Three Poems: Angela France, Benjamin Palmer & Jonathan Edwards

Angela France’s poem ‘Growth’ was written for Claire Trévien’s ‘Penning Perfumes’ event at Ledbury Poetry Festival, in response to the perfume Lumiere Blanche by Olfactif Studio. Fortunately, the colour found in the perfume (‘a blinding white hue, freezing the bodies along the coast on a milky iceberg’, according to one description found on the internet) is not so intimidating in France’s version. Subtly combining in the Cs of cow parsley, campion and comfrey, and even in chiffchaffs, possibly, the white of the perfume is narrowed and dampened in ‘Growth’ before melting into the colours of Spring.

Angela France is editor of Iota Poetry Journal and runs the reading series ‘Buzzwords’ in Cheltenham. Her latest collection is Hide, published by Nine Arches Press.

Emaciation takes on a different, more familiar guise in Benjamin Palmer’s ‘Parting Song’. The emaciation of a human being makes a slow start, as efficiently subtle as the first few rhymes, from disbelief/reach to parcel/removal.

Benjamin Palmer was born and grew up in Cardiff but lived for many years in Barcelona, working as a teacher, translator, actor and musician. In 2012 he returned to Wales to study for an MA in creative writing at the University of Swansea, but is currently residing in Guadalajara, Mexico.

In the third poem, by Jonathan Edwards, there is no death but in the reader’s head, and that knowledge shifts the poem into another gear. A Welsh flag tells of drunken appearances of the iconic stage and cinema actor, Richard Burton. Rhyme and clever wordplay means the poem is not as depressing as it could have been, considering we the audience (the audience of the poem, rather than the audience beyond the dressing room) know what is to come in the poem’s not-too-distant future.

Jonathan Edwards is from Wales too and his first collection, My Family and Other Superheroes, is out now by Seren.

 

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Growth

by Angela France

 

Cow parsley, mallow, and campion

narrow the path. Blackthorn chokes

the stile, spatters petals on the ground

like leucocytes.

Everything blooms in May,

everything grows. I could bury my face

in the white and purple froth of flowers

at the field’s edge, walk through thigh-high

stems damp with cuckoo-spit and dew,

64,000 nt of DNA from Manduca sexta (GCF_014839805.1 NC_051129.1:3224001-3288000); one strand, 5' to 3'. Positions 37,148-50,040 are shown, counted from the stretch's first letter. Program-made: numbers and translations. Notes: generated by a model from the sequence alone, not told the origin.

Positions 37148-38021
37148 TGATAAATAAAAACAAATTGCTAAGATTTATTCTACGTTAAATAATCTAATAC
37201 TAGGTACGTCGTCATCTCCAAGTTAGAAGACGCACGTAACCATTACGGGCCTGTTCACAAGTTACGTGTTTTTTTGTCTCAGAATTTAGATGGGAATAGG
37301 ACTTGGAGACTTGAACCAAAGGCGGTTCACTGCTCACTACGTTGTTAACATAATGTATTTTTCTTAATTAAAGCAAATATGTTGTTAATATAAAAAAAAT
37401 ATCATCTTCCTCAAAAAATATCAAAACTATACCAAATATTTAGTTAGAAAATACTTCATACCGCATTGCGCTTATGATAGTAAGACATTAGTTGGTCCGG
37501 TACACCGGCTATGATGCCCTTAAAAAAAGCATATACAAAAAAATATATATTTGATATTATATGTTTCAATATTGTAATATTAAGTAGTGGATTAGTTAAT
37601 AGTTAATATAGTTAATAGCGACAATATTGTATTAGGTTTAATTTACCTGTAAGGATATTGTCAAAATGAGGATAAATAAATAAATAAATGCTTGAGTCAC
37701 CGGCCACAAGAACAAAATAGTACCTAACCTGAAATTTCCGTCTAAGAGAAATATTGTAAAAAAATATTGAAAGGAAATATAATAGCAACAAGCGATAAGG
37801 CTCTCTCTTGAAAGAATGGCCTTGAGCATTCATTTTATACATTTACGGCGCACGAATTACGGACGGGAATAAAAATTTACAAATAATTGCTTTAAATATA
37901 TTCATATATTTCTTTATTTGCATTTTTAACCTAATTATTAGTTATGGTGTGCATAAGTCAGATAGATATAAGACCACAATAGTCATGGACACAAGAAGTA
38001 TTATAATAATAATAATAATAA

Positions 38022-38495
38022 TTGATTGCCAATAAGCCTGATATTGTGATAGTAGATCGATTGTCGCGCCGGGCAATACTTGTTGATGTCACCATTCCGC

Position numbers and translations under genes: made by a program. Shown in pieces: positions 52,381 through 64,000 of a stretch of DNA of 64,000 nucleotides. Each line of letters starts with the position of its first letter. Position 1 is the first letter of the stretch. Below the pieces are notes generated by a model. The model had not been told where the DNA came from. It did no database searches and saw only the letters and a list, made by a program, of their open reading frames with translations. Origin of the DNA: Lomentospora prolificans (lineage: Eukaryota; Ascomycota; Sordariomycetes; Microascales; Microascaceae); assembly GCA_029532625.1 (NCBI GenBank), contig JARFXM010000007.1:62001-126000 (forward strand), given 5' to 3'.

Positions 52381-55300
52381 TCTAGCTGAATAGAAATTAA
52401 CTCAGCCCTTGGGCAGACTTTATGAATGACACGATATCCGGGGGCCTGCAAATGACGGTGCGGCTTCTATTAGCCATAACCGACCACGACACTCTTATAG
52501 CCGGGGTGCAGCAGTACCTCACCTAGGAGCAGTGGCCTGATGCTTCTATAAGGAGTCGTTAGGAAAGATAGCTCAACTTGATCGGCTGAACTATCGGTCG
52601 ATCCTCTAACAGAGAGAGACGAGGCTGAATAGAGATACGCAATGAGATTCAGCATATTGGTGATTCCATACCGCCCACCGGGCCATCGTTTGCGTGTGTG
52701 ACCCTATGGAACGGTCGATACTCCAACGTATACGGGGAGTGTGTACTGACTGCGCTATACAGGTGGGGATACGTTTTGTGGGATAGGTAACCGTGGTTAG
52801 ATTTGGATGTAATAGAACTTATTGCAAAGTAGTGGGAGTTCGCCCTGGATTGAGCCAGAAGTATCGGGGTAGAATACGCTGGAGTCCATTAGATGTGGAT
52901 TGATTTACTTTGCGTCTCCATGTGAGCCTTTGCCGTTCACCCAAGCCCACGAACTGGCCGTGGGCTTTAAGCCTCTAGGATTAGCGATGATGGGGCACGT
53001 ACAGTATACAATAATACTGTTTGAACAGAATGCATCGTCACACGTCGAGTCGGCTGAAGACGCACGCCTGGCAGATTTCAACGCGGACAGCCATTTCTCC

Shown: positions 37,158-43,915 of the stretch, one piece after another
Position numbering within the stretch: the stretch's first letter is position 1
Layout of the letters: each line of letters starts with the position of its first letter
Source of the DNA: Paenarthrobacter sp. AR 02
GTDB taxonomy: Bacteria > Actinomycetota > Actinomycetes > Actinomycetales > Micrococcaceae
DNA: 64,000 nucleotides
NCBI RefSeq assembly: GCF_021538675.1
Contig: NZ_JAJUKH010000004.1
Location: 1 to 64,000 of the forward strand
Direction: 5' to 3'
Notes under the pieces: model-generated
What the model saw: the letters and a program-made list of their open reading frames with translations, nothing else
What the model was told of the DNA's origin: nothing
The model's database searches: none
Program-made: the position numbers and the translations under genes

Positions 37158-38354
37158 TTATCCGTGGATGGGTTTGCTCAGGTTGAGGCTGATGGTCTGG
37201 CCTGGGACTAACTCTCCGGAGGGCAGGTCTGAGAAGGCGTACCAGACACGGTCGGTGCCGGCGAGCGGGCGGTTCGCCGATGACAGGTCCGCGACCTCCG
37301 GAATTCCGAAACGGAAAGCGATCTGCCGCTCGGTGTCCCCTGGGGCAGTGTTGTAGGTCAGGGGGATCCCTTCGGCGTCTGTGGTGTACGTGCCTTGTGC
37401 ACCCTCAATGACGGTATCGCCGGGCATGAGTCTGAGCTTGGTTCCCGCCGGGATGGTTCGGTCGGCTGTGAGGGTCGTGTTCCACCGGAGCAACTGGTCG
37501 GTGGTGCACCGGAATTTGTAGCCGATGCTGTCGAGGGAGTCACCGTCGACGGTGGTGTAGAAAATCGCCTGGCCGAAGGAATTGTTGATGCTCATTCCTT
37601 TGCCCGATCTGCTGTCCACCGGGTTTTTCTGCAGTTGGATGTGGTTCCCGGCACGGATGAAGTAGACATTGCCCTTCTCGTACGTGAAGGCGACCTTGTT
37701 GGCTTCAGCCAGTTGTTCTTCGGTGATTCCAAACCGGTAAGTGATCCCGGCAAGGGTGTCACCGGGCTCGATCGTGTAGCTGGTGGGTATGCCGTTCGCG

watch the bees gorge on comfrey.

I could sink into the heady scent,

lie below high umbels while chiff-chaffs call

from a scribble of young willows

but a mild winter forced blooms too soon,

too soon, and the bluebells are over;

barely standing, frail and spindly,

only a shrivel of blue on show.

At ground level, brown leaves droop,

meld into mulch, green stems drive

upwards. Ground elder and creeping thistle

rampage under the canopy, their roots

spearing through the soil. I can almost

hear them, like cells drumming through

the earth’s veins. Relentless.

 

Parting Song

by Benjamin Palmer

 

His wrinkles collected particles of disbelief

which accrued and entrenched, causing the wrinkles to reach

further and dig deeper, as if attempting to parcel

the skin into strips, ready for easy removal.

His calm hunter’s eyes became those of prey –

tender, startled, pleading: ‘help me to stay

in this body, though I know it manoeuvres against me,

in this body, though I feel it pushing me away.’

But the body kept folding in on itself and the tiny

particles of disbelief seeped through his fine skin,

like ink through paper, into the bloodstream

and infiltrated the brain. And then the end came.

Nothing more could be written on his ink-slicked skin,

once disbelief had him coated, both outside and in.

 

 

Welsh Flag on the Wall of Richard Burton’s Dressing Room,

Broadway, 1983

by Jonathan Edwards

 

I’ve seen the lot: the nights he’s come back late,

the janitor calling, Okay, Mr Burton?,

his coat heavy with Scotch and sunk a drop

or two or hurled a bottle at this wall

 

I hang on. Me, I can’t see how that room-long

mirror helps: he sits there making faces

at himself. I float above him. He

should take a tip from me and stand or stand

 

for something. Sometimes he speaks to me – oh, mostly

morbid stuff. Sometimes, far gone, he’ll call me

Elizabeth. And who are all these others –

Cleo, Sal, Cordelia, the miner’s

 

son, born Richard Jenkins – in his head?

He looks in his own eyes and says the words

of someone else. I’ve seen the frowns, the smiles

and all the rest and do my best for him:

 

as he steps through the door, I flutter faintly

in the air conditioning, raise a paw,

but nothing helps. His born pretender’s breath

goes on, wheezing Myself, myself, myself.